I love coming across words that are lush, that have deep meaning, that carry a wealth of wisdom. I also love economy of words. You know, that short phrase that says so much with so little. The following quotations are a combination of those short and meaningful sentences and some that are slightly longer. All are worth reading and remembering.
“It’s never too late to become what you might have been.” (George Eliot)
“It’s hard to fight an enemy who has outposts in your head.” (Sally Kempton)
“When there is no enemy within, the enemies outside cannot hurt you.” (African proverb)
“If I don’t have red, I use blue.” (Pablo Picasso)
“God is a verb.” (Buckminster Fuller)
“Nothing makes us so lonely as our secrets.” (Paul Tournier)
“I celebrate myself, I sing myself.” (Walt Whitman)
“You can only perceive real beauty in a person as they get older.” (Anouk Aimee)
“Autumn is a second spring when every leaf is a flower.” (Albert Camus)
“The easiest kind of relationship is with ten thousand people, the hardest is with one.” (Joan Baez)
Not quite so short but still so sweet!
“Perfection is never about the past or the future. It is always and only about now. You are perfect no matter how many mistakes you think you have made. There is nothing you have thought, felt, or done that prevents you from realizing your perfection right here and right now.” (Paul Ferrini)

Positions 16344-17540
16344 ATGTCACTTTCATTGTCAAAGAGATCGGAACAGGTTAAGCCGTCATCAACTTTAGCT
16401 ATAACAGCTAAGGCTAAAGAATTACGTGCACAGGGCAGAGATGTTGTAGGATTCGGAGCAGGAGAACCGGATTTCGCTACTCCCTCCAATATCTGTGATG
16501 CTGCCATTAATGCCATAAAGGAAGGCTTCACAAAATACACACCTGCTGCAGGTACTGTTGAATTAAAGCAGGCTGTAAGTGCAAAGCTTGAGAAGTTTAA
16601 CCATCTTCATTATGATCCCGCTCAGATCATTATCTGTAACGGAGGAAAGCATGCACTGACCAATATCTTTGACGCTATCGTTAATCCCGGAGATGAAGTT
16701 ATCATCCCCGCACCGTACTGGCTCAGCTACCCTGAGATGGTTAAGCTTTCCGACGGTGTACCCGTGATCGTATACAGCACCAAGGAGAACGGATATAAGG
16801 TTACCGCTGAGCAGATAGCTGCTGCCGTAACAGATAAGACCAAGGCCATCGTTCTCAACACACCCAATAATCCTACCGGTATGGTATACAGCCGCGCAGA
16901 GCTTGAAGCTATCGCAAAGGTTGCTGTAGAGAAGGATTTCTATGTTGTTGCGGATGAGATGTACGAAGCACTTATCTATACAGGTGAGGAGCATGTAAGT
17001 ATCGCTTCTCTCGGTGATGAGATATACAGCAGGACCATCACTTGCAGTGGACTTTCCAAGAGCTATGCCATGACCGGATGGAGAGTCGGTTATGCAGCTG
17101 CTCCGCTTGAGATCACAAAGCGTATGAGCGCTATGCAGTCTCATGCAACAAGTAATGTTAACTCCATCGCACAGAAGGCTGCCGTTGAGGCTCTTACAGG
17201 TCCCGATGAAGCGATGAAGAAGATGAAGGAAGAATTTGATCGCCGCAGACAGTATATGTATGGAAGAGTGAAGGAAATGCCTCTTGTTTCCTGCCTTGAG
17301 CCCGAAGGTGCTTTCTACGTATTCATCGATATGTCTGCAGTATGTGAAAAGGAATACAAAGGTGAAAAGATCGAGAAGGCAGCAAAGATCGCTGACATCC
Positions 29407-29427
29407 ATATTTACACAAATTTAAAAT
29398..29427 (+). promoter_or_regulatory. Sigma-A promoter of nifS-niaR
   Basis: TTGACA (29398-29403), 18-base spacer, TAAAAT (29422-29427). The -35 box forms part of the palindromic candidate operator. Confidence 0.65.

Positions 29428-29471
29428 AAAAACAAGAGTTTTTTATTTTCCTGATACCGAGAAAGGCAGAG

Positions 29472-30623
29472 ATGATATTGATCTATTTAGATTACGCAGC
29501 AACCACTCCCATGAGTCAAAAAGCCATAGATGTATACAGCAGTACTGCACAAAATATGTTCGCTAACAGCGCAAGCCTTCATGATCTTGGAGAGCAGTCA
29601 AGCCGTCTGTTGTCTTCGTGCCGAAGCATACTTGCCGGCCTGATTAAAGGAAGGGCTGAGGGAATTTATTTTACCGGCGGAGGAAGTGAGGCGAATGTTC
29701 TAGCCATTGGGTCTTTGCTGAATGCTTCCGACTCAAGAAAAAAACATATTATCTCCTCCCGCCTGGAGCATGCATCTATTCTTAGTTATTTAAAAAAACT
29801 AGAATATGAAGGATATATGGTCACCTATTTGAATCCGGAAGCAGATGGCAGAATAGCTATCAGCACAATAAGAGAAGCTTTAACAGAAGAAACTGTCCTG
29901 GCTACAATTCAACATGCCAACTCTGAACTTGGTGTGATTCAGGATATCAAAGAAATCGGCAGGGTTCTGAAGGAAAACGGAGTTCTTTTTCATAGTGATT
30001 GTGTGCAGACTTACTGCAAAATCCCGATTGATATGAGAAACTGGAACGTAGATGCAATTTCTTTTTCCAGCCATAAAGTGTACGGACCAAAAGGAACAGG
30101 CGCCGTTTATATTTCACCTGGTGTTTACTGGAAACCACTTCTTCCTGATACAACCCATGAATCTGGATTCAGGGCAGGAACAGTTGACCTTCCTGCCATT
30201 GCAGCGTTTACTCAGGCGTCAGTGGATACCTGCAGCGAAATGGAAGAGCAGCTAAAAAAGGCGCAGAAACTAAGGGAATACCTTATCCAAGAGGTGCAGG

“What a joy for two people – each to be a shady covering for the other. A place to rest when the sun is too hot or the wind too biting. ………Real friendship grows when we are prepared to be there equally in the bad moments and the good, when we weep with those who weep – and rejoice with those who rejoice.” (Sheila Walsh)
“The sharing of joy, whether physical, emotional, psychic, or intellectual, forms a bridge between the sharers which can be the basis for understanding much of what is not shared between them, and lessens the threat of their difference.” (Audre Lord)
“While we may not be able to control all that happens to us, we can control what happens inside of us.” (Benjamin Franklin)
“It’s great to love, but another person’s love cannot fill the hole in your heart. Filling up your heart is your responsibility. You need to love and affirm yourself day by day, moment by moment. Without your love for yourself, no amount of love from your partner is enough.” (Paul Ferrini)
And let me finish up with a beautiful short prayer that really uplifted me in a dark moment and reminded me that my God is always there for me, even when I don’t see Him or I turn my back on Him. My husband Rich forwarded it to me from a web site called AmericanCatholic.org which provides “Minute Meditations” each day. This one came on 5 August 2010.